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Giving low-income students the dream and guidance to attend top schools

“In my family, college is not a topic that comes up at all.”

“A lot of people in my community don’t think they can get farther than community college.”

“Nobody expected me to go to an Ivy League school. And because nobody expected that from me, I didn’t expect that from myself.”

These were the laments of some of the 60 high school seniors who recently visited the campus of Princeton University, selected for an intensive six-week summer boot camp that encourages top-notch, low-income students to apply to the most selective schools in the country. The program is called the Leadership Enterprise for a Diverse America, or LEDA for short. Its goal is ambitious: to help narrow the socioeconomic gap that’s been widening at the nation’s top colleges.

A recent report from Georgetown University showed that only 14 percent of students at competitive colleges come from the lower half on the income bracket. A mere 5 percent come from the bottom quarter.

“Where you were born, into what family you are born, what their resources are, to a large extent are going to determine the quality of education you receive,” says Shirley Tilghman, former president of Princeton and a LEDA board member. “And what this is going to create in America is a different kind of aristocracy that’s going to be self-perpetuating unless we find ways to break that juggernaut.”

Although officials at schools like Princeton have long said they want to recruit a more economically diverse population, progress has been slow. One problem: Many low-income students don’t live near cities where college recruiters go. And they rarely have role models who have attended such schools and who can guide them through the process.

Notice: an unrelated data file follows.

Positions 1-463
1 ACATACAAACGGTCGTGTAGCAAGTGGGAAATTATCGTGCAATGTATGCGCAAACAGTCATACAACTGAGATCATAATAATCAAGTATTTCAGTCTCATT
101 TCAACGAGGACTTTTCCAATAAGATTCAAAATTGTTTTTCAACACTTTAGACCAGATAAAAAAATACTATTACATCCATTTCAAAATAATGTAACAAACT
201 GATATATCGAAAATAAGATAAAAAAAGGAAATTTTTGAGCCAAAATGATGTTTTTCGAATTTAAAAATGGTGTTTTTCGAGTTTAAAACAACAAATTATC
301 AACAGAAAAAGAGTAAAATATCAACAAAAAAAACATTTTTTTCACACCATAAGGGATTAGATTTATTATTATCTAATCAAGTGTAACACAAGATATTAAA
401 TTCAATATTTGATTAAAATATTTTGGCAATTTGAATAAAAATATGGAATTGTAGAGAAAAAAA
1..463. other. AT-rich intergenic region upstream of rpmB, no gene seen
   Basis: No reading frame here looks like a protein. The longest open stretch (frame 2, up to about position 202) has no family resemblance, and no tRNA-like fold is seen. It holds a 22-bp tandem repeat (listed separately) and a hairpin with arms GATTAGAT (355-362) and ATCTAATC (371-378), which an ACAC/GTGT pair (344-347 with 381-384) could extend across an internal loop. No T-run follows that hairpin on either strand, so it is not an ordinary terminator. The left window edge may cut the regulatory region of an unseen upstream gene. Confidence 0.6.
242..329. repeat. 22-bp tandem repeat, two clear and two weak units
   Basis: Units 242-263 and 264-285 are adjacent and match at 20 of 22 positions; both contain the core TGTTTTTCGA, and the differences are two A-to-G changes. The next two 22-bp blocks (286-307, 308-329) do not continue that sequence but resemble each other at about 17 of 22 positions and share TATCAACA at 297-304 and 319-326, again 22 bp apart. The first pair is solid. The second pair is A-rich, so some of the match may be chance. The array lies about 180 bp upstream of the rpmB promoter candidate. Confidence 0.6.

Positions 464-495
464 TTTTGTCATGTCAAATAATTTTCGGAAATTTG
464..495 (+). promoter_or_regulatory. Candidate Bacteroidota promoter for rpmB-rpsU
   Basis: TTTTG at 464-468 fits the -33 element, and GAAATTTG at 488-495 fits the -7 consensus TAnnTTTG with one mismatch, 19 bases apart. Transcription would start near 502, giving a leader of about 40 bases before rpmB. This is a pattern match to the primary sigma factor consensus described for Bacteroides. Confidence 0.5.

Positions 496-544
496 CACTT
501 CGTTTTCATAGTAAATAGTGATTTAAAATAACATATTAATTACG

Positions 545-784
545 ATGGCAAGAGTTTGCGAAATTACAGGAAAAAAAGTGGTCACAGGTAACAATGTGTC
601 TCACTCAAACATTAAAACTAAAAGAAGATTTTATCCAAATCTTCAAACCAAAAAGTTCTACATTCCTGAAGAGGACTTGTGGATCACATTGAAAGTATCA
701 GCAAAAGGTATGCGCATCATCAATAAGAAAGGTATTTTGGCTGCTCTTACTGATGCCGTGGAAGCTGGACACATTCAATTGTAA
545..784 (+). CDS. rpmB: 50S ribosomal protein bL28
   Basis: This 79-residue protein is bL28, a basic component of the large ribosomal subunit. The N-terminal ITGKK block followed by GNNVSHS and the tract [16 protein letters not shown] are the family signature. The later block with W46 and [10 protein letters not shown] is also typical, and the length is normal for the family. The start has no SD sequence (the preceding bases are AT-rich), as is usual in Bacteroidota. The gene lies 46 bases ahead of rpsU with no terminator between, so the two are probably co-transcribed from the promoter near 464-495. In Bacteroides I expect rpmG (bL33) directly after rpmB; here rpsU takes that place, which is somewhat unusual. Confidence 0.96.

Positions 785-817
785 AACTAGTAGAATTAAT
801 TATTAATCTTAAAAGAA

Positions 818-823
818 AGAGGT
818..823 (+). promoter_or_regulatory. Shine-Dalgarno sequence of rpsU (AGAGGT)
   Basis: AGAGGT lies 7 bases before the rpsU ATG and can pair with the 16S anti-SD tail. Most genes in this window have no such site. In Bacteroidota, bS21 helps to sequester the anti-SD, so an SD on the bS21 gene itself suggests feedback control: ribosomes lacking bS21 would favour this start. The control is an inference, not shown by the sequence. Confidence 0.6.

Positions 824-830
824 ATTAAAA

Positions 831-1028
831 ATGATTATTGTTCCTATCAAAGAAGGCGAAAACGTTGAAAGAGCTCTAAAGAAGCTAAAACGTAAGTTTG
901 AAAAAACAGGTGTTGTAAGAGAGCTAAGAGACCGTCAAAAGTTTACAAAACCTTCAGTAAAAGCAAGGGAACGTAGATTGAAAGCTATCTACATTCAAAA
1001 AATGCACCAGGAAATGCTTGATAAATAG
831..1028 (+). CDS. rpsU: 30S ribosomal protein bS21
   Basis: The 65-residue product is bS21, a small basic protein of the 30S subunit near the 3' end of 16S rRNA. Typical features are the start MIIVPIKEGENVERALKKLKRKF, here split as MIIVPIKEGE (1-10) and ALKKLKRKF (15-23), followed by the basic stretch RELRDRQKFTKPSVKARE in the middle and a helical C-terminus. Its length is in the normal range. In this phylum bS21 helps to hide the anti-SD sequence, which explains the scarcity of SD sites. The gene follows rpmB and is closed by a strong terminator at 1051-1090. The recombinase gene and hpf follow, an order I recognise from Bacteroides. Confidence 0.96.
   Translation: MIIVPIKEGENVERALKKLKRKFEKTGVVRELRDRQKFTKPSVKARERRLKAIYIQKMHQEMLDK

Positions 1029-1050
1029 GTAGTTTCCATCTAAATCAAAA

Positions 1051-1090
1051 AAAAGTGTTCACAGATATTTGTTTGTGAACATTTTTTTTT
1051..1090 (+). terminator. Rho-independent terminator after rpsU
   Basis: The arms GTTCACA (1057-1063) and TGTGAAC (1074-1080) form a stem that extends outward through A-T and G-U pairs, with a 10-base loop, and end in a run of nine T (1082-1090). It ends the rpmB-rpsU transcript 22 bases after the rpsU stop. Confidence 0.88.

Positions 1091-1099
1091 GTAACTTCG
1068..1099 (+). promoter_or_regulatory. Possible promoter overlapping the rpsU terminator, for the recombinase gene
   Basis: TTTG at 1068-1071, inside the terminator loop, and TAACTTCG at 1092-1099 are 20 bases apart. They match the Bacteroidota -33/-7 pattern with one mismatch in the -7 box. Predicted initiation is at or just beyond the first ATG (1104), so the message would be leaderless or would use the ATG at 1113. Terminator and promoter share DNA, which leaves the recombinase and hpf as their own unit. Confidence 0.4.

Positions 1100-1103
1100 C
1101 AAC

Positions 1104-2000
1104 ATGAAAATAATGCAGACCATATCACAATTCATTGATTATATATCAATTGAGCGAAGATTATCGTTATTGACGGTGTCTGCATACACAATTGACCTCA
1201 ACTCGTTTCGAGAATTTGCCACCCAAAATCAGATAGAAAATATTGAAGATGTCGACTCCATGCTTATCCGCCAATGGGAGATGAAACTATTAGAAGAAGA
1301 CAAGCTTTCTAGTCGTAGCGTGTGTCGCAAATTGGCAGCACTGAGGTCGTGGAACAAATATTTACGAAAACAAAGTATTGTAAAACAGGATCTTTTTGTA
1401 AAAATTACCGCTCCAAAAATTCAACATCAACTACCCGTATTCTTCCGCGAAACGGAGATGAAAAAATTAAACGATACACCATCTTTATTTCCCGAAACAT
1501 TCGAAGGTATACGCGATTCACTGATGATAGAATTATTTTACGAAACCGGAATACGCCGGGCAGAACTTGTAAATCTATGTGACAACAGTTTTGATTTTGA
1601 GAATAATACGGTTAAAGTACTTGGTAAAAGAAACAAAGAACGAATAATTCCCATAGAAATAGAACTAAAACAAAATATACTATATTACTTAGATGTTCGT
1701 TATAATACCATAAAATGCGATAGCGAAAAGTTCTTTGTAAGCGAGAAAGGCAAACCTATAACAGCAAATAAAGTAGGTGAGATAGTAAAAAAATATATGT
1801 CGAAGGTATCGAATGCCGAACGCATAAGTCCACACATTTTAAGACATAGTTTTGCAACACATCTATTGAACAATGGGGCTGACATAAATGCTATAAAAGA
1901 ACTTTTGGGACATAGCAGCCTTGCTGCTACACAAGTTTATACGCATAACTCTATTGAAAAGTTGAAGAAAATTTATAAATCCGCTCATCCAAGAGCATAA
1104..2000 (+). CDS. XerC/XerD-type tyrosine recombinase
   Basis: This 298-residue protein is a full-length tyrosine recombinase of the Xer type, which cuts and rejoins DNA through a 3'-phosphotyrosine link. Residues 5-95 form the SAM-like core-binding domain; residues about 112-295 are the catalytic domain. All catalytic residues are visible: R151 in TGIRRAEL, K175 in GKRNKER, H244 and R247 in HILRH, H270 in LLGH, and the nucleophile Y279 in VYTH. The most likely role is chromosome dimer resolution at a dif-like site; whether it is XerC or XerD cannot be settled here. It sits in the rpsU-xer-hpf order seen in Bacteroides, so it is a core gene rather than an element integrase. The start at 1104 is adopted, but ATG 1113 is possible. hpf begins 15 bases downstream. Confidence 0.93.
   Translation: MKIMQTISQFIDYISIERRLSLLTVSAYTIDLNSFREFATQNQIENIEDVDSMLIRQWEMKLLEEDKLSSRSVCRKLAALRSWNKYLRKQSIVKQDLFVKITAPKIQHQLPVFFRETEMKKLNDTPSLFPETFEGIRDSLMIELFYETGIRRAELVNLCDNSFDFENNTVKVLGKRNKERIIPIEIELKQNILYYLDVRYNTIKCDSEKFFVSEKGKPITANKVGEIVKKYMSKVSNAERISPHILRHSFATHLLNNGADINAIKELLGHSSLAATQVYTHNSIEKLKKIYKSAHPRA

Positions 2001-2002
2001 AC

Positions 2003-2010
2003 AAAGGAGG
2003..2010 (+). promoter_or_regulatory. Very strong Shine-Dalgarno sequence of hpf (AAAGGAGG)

LEDA, like several other non-profit groups around the country, tries to provide that guidance. Every year, LEDA sends recruiters to overlooked geographic regions of the country, seeking high school juniors who are high-performing academically but who never imagined they could attend — or afford — an Ivy League school. Sixty students are provided with academic tutoring and help with the college admissions process.

Now in its 10th year, LEDA has a college matriculation rate of 100 percent. According to the Heckscher Foundation, 27 percent of the LEDA scholars attended Ivy League schools, 48 percent attended “Most Competitive Schools,” as classified by Barron’s. Eighty-seven percent of the scholars earned their bachelor’s degree within six years.

Five of this year’s scholars talked to the NewsHour’s Jeffrey Brown for a report about the widening income in education. They also shared stories, photos and videos of their lives back in their hometown. The students included:

  • Jake Martin, a native Hawaiian who had never before traveled to the U.S. mainland
  • Alejandra Rincon, who lives in Hildago, Texas, just 15 minutes from the Mexico border
  • Nebiyu Kebede, who immigrated to Minnesota from Ethiopia when he was 10 years old
  • Anneleissa Coen, from Eugene, Ore., whose parents never attended college
  • Harrenson Gorman, who lives with his mother on the Navajo Indian Reservation in New Mexico

All five said the LEDA program had inspired them to work hard and dream big for college.

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